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Harrowing moment Columbia astronauts found out they were about to die as space shuttle crashed back down to earth

Harrowing moment Columbia astronauts found out they were about to die as space shuttle crashed back down to earth

Their space shuttle disintegrated as they re-entered the Earth's atmosphere

21 years ago, Space Shuttle Columbia disintegrated as it reentered the Earth's atmosphere following a 17-day mission in space, killing all seven astronauts on board.

NASA's control room knew that Columbia could be in trouble, but the crew had no idea right until the last minute.

The gut-wrenching moment the astronauts learnt they were going to die has since been shared.

Who was onboard Space Shuttle Columbia?

On 1 February 2003, Rick Husband, Willie McCool, Kalpana Chawla, Laurel Clark, Michael Anderson, David Brown and Ilan Ramon were preparing to return to Earth after a 17-day research mission.

The 'science mission featur[ed] numerous microgravity experiments,' according to NASA's website.

But upon their return to earth, they were informed of a problem.

What happened to the shuttle as it returned to Earth?

During launch, a piece of the insulating foam had broken away from the external tank of the space shuttle and struck the thermal protection system tiles on the orbiter's left wing.

However, those on the ground believed that the heat shield would still be intact and assured the astronauts that damage was limited.

On 1 February 2003, Space Shuttle Columbia broke apart on it re-entry to the Earth's atmosphere.
Matt Stroshane/Getty Images

Tragically, they turned out to be very wrong.

The heat shield was compromised and it was highly unlikely it was to remain intact as Columbia re-entered the Earth's atmosphere, resulting in certain death for those onboard.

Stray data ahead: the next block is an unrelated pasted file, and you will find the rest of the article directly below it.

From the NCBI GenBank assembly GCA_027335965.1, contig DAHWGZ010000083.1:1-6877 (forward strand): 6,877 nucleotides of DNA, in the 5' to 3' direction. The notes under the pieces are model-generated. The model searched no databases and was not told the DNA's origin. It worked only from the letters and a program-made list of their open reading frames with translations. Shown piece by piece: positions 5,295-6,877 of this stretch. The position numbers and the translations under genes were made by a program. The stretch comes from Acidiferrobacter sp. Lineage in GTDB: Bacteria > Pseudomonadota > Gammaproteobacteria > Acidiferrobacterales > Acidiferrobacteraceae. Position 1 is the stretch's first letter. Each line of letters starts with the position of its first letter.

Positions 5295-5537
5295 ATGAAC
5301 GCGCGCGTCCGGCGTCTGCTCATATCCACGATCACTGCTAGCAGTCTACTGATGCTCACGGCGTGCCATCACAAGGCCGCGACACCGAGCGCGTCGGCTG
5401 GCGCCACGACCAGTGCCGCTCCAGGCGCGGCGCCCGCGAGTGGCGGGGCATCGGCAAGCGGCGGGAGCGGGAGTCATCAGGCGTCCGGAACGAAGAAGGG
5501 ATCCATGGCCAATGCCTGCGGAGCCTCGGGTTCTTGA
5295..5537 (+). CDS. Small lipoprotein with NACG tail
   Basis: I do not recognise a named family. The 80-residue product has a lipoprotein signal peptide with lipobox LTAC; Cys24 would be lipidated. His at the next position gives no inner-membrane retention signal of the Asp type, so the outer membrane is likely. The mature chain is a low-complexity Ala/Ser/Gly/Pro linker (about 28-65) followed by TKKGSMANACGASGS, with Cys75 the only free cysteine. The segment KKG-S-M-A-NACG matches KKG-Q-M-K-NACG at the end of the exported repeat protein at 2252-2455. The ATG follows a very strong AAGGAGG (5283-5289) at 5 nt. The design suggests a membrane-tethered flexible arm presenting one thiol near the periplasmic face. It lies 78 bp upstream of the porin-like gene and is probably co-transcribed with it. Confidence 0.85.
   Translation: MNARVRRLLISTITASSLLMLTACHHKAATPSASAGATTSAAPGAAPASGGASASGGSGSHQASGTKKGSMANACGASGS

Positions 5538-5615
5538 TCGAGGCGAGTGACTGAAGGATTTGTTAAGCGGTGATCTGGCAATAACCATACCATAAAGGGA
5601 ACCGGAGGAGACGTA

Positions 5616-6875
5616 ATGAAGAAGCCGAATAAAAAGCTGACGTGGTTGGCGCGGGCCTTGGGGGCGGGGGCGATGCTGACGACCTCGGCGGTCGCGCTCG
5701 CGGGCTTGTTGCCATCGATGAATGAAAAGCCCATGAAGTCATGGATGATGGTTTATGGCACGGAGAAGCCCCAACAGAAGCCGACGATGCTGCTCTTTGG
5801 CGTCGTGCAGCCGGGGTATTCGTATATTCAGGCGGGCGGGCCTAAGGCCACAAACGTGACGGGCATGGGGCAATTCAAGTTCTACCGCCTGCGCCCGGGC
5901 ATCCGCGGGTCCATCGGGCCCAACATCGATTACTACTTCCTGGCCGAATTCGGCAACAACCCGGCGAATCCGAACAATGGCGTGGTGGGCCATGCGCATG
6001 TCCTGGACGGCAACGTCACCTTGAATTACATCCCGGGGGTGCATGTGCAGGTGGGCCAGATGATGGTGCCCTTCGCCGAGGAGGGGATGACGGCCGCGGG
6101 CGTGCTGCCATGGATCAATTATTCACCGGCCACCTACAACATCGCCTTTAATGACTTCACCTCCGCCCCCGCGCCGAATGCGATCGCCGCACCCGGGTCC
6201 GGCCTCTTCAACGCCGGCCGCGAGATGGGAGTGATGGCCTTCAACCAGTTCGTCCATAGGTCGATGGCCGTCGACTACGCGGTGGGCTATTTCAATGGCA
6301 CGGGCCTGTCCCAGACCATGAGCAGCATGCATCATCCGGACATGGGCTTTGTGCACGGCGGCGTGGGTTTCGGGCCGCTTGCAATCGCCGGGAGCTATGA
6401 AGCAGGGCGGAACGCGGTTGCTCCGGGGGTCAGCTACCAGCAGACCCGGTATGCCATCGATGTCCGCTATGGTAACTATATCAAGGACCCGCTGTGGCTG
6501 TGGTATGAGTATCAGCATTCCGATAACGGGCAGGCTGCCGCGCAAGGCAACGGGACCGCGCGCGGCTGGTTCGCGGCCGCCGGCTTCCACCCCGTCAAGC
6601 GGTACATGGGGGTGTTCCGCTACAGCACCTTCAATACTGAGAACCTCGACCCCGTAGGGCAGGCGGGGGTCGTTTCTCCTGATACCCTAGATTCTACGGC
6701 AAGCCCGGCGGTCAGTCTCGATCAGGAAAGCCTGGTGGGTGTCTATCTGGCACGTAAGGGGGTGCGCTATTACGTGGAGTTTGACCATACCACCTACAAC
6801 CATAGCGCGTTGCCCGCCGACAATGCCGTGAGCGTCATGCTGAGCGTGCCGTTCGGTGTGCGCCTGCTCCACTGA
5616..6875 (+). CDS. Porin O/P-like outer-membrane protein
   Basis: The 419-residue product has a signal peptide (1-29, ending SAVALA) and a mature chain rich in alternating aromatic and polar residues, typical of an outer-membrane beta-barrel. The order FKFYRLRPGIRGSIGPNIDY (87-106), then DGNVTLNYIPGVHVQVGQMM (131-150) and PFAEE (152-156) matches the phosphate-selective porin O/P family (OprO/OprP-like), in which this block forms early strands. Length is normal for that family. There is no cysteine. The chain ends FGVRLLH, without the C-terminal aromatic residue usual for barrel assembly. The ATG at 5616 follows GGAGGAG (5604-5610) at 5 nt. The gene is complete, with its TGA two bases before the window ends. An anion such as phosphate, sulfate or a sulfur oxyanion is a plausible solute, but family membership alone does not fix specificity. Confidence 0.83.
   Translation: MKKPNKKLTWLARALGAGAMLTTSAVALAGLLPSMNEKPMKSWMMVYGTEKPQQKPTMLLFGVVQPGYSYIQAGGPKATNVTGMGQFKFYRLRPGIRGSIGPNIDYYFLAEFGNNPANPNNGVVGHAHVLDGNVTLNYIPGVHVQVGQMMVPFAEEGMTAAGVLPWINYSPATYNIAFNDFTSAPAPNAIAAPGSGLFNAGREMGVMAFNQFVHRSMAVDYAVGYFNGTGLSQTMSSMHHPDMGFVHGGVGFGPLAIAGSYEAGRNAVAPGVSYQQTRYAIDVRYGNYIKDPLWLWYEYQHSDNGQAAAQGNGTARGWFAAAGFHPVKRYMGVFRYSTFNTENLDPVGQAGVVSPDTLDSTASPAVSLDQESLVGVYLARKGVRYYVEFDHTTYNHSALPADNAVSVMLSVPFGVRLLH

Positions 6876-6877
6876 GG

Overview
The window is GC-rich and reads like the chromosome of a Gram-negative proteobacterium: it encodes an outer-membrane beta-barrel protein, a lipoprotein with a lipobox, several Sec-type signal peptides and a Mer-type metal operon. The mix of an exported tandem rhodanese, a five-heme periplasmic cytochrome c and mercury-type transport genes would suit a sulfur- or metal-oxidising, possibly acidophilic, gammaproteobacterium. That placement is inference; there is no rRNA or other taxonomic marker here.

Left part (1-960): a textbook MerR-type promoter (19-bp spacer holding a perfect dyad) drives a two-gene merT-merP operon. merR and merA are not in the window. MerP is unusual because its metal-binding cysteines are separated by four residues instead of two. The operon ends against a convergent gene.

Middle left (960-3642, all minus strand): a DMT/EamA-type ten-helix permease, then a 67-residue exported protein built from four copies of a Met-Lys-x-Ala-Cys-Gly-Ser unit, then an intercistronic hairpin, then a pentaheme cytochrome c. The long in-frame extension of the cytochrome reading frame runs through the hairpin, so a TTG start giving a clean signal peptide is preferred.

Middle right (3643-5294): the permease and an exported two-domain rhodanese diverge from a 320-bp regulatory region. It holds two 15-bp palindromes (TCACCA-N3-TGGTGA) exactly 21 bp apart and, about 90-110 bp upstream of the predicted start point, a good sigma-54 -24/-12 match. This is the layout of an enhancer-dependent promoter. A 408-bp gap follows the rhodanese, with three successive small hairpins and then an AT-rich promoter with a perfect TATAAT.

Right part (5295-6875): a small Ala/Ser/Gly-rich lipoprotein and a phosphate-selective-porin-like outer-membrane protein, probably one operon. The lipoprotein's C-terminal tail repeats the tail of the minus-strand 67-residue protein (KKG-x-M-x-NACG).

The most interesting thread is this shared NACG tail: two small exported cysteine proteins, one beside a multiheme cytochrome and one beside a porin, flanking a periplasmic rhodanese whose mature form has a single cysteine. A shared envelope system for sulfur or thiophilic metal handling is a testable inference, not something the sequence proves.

NASA managers determined that there was nothing the crew could do to fix the problem if it was confirmed, so the astronauts were assured they had nothing to worry about.

After receiving the 10-minute warning for their descent, the doomed crew put on their suits and safety gloves as they prepared for what they believed would be a routine landing.

Meanwhile, their colleagues on the ground could only look on in horror as abnormal readings showed damage to the sensors on the left wing.

Just before 9am, Commander Rick Husband spoke with Mission Control for the final time, saying "Roger" before the transmission was interrupted.

At 9am, the orbiter began its catastrophic breakup.

The disaster resulted in the deaths of all seven astronauts on board, but they didn't realise they were going to die until mere moments beforehand.
NASA/Getty Images

The astronauts' final moments

Five years later, a NASA crew survival report found that the astronauts probably survived the initial breakup and, in a terrifying moment, realised they were about to die before losing consciousness when the cabin lost pressure.

According to the report, their cause of deaths included exposure to high altitude and blunt force trauma.

Following an extensive search, the bodies of all seven astronauts were recovered.

NASA's Wayne Hale opened up about the agonising decision the ground team faced that day on his blog.

He wrote: "If it has been damaged it's probably better not to know. I think the crew would rather not know.

"Don't you think it would be better for them to have a happy successful flight and die unexpectedly during entry than to stay in orbit, knowing that there was nothing to be done, until the air ran out?"

Featured Image Credit: NASA/Getty Images/Matt Stroshane/Getty Images

Topics: NASA, Space, Technology, US News